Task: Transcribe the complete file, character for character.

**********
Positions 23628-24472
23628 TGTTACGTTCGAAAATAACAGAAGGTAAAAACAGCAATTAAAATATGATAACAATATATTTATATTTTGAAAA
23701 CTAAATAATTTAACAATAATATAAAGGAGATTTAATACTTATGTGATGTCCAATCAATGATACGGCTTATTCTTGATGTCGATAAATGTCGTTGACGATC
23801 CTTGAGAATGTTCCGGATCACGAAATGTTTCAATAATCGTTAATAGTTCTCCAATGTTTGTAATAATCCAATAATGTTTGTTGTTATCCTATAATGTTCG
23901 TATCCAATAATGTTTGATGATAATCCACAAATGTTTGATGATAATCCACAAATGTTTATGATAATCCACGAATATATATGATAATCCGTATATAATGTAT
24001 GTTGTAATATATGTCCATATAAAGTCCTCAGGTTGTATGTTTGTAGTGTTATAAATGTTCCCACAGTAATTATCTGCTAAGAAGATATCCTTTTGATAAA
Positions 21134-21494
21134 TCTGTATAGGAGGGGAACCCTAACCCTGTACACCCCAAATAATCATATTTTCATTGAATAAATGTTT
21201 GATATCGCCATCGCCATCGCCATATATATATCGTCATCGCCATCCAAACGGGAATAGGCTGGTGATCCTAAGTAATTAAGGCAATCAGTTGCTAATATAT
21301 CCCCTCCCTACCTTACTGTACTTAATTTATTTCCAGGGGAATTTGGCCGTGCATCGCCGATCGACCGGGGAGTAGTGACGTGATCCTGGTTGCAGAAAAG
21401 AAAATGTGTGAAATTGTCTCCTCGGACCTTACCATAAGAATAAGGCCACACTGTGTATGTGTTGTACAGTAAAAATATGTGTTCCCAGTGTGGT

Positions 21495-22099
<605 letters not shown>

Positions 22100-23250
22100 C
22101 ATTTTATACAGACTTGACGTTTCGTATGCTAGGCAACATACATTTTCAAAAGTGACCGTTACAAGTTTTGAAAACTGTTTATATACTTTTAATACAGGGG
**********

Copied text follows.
Positions 23628-24472
23628 TGTTACGTTCGAAAATAACAGAAGGTAAAAACAGCAATTAAAATATGATAACAATATATTTATATTTTGAAAA
23701 CTAAATAATTTAACAATAATATAAAGGAGATTTAATACTTATGTGATGTCCAATCAATGATACGGCTTATTCTTGATGTCGATAAATGTCGTTGACGATC
23801 CTTGAGAATGTTCCGGATCACGAAATGTTTCAATAATCGTTAATAGTTCTCCAATGTTTGTAATAATCCAATAATGTTTGTTGTTATCCTATAATGTTCG
23901 TATCCAATAATGTTTGATGATAATCCACAAATGTTTGATGATAATCCACAAATGTTTATGATAATCCACGAATATATATGATAATCCGTATATAATGTAT
24001 GTTGTAATATATGTCCATATAAAGTCCTCAGGTTGTATGTTTGTAGTGTTATAAATGTTCCCACAGTAATTATCTGCTAAGAAGATATCCTTTTGATAAA
Positions 21134-21494
21134 TCTGTATAGGAGGGGAACCCTAACCCTGTACACCCCAAATAATCATATTTTCATTGAATAAATGTTT
21201 GATATCGCCATCGCCATCGCCATATATATATCGTCATCGCCATCCAAACGGGAATAGGCTGGTGATCCTAAGTAATTAAGGCAATCAGTTGCTAATATAT
21301 CCCCTCCCTACCTTACTGTACTTAATTTATTTCCAGGGGAATTTGGCCGTGCATCGCCGATCGACCGGGGAGTAGTGACGTGATCCTGGTTGCAGAAAAG
21401 AAAATGTGTGAAATTGTCTCCTCGGACCTTACCATAAGAATAAGGCCACACTGTGTATGTGTTGTACAGTAAAAATATGTGTTCCCAGTGTGGT

Positions 21495-22099
<605 letters not shown>

Positions 22100-23250
22100 C
22101 ATTTTATACAGACTTGACGTTTCGTATGCTAGGCAACATACATTTTCAAAAGTGACCGTTACAAGTTTTGAAAACTGTTTATATACTTTTAATACAGGGG